AgEBB-MU CAFNR Extension

David Burton
Civic Communications Specialist
2400 S. Scenic Ave.
Springfield, MO 65807
417-881-8909
417-881-8058
burtond@missouri.edu

June 26, 2018


How to Avoid Burnout and Improve Time Management


SPRINGFIELD, Mo. - There are days that the responsibilities for running a small business or meeting the demands of your employer can seem overwhelming.

As a result, the delicate balancing act of allocating time to work can result in too little time for family, personal interests and self care. In fact, some jobs work against the employee with odd work times or demands from outside organizations.

There are some strategies to avoid burnout and improve time management according to David Burton, a community development specialist with University of Missouri Extension.

"There are tools that can help with time management, which is really self-management. Time is a finite resource, but your efficiency in using that time can be improved with the use of some or all of the following techniques," said Burton.

PRIORITIZE

The first step toward help with self-management is to keep a record, for one week, of all activities in 15-minute increments.

"I know, this seems like adding another task that isn't driving results, but you need to gather data before you can make meaningful decisions," said Burton.

Thoroughly examine the list, and then prioritize the activities according to your goals. Burton recommends using a 1 to 5 scale to weight how important an activity is to profitability, repeat business, customer satisfaction or other business goals.

"Every time I do this I discover areas where I am wasting time," said Burton. "It is normally with things that don't start out as a waste but then expand."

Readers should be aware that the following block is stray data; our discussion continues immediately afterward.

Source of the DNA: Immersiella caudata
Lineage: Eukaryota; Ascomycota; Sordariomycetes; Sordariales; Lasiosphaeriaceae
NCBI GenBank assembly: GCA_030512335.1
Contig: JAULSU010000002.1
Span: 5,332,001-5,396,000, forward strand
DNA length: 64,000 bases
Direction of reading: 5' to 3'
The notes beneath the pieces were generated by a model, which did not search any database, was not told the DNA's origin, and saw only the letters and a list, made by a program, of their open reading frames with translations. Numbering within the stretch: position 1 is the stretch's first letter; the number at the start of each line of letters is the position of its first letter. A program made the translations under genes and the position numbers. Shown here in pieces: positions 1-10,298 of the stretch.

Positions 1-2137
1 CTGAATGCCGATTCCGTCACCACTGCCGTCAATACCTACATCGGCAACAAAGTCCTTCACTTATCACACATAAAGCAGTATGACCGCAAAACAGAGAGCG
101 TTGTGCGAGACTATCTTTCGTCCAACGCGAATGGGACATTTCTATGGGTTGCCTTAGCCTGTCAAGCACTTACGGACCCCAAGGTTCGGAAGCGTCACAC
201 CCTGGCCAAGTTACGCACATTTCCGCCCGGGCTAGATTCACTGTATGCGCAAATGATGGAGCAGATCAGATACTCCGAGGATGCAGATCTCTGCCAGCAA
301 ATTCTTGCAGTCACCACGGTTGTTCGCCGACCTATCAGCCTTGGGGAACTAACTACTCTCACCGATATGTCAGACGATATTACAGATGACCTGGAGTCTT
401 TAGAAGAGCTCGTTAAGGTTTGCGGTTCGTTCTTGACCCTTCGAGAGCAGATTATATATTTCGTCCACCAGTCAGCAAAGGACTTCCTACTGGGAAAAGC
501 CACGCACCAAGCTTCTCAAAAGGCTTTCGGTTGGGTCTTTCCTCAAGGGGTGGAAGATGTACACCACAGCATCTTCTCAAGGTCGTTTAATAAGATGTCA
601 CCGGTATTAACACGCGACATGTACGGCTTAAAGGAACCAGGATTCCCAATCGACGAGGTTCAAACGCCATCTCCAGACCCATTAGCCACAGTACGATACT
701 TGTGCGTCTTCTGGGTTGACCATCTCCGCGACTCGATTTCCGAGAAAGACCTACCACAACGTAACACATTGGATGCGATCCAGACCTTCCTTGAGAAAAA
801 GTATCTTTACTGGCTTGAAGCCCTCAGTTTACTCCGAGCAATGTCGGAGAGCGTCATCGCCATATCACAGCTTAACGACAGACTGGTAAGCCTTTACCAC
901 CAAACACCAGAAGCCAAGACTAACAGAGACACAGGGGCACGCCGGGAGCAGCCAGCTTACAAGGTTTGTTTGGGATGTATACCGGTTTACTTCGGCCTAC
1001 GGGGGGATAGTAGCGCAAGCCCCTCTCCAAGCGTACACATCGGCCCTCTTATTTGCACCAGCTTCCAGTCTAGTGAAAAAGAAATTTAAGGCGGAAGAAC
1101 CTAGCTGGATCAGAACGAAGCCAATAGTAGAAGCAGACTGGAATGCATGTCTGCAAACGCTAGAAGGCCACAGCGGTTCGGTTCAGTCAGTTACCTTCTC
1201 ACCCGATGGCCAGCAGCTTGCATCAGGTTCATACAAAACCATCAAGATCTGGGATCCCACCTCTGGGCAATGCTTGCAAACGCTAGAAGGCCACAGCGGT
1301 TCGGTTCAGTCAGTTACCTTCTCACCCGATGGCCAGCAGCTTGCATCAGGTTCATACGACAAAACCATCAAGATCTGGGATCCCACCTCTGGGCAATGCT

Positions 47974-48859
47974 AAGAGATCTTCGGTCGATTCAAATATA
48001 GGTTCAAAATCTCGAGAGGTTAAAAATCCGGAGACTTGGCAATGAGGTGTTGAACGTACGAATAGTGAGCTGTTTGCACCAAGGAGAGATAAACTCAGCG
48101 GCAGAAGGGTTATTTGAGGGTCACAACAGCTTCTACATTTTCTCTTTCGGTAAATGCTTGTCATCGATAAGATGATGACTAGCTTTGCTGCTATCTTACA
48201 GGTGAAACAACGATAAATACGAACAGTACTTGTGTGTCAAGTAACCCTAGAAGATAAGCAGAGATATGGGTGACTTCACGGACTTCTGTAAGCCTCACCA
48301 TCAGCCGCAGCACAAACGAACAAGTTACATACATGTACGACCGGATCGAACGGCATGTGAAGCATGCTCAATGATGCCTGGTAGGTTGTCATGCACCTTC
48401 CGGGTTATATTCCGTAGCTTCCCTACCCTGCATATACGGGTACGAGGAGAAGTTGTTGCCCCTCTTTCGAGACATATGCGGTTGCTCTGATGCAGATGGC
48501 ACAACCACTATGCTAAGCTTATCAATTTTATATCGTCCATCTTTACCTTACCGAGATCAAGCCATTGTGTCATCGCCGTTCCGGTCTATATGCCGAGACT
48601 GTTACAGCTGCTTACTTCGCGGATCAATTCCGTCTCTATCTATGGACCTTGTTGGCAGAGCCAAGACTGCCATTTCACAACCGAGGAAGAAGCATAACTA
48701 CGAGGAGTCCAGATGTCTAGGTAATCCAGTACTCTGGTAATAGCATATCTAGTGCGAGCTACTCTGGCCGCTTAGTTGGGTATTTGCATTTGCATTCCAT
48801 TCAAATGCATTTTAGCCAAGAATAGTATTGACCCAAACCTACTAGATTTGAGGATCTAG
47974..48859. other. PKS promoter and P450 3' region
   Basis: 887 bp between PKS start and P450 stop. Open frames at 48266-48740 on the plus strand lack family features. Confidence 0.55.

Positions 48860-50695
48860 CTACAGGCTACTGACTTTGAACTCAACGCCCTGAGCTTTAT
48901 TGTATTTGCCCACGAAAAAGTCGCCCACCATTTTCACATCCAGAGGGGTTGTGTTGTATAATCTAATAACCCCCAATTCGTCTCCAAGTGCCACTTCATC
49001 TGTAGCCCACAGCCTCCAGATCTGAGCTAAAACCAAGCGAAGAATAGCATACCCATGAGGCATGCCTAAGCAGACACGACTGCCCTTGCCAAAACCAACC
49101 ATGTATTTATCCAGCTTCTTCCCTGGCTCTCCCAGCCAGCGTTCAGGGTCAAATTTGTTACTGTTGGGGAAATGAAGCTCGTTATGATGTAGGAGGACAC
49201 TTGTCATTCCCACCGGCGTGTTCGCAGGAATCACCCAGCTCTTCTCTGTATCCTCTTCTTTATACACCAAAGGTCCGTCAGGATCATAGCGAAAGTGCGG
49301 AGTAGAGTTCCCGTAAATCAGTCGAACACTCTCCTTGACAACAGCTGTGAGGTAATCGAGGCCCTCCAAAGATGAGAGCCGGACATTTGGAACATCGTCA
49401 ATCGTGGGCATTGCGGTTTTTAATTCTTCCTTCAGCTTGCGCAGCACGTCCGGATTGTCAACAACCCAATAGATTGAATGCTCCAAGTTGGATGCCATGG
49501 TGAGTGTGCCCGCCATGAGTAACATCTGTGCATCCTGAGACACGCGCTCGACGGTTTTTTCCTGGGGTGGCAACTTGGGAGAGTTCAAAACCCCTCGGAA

DELEGATE

Continue to analyze the list to identify activities that only you can do effectively, and those that could be done by someone else.

"If you have employees, delegate. Spend some time training and setting the expectations, and then trust the employee to achieve the goals," said Burton.

Another step is examining whether or not you are using technology effectively to reduce the time you spend on low value tasks.

Burton says it is also important to identify which activities are strategic, and which are more firefighting. For example, do you may spend much time resolving customer complaints (firefighting) and less time analyzing the complaints and root causes (strategic).

"The goal should be to reduce the need for firefighting and schedule time for high level strategic thinking," said Burton.

LIMITATIONS

It is also possible to underestimate the time requirements or difficulty levels of certain activities. In fact, the activity list should identify the actual time spent and those numbers might be a surprise.

"You need to know your limitations. At the same time, you should aim for high performance rather than maximum effort. Underestimating the time and difficulty of activities may result in sub-par performance due to lack of time," said Burton.

The goal of self-management is to find a balance. It is likely that 20 percent of your activities result in 80 percent of the value.

"Focus on high value activities that only you can do and look for alternative ways to accomplish the rest, if they are necessary activities at all," said Burton.

It is also a good idea to take a break, a walk, or a vacation, to recharge and return energized.

PERSPECTIVE

There are only 24 hours in your day. There is also vacation time to take an personal projects that need to be done.

There is also an opportunity cost for every choice made since spending time in one activity limits your ability to do other things.

"It is important to focus on the fact that success is equal to results, not effort. "You may be spending too much time on an activity that is personally satisfying, but not driving the results you want," said Burton.

For more information, contact any of these MU Extension community development specialists working in southwest Missouri: Amy Patillo in Greene County, (417) 881-8909; Michele Kroll in Camden County, (5730 346-2644 or David Burton in Greene County, (417) 881-8909.


Source: David Burton, (417) 881-8909

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